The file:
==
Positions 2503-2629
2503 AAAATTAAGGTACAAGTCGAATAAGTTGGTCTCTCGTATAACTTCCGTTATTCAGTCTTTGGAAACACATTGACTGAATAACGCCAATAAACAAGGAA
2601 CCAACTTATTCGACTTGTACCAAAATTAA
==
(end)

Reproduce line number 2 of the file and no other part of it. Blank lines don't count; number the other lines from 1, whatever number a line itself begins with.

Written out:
2503 AAAATTAAGGTACAAGTCGAATAAGTTGGTCTCTCGTATAACTTCCGTTATTCAGTCTTTGGAAACACATTGACTGAATAACGCCAATAAACAAGGAA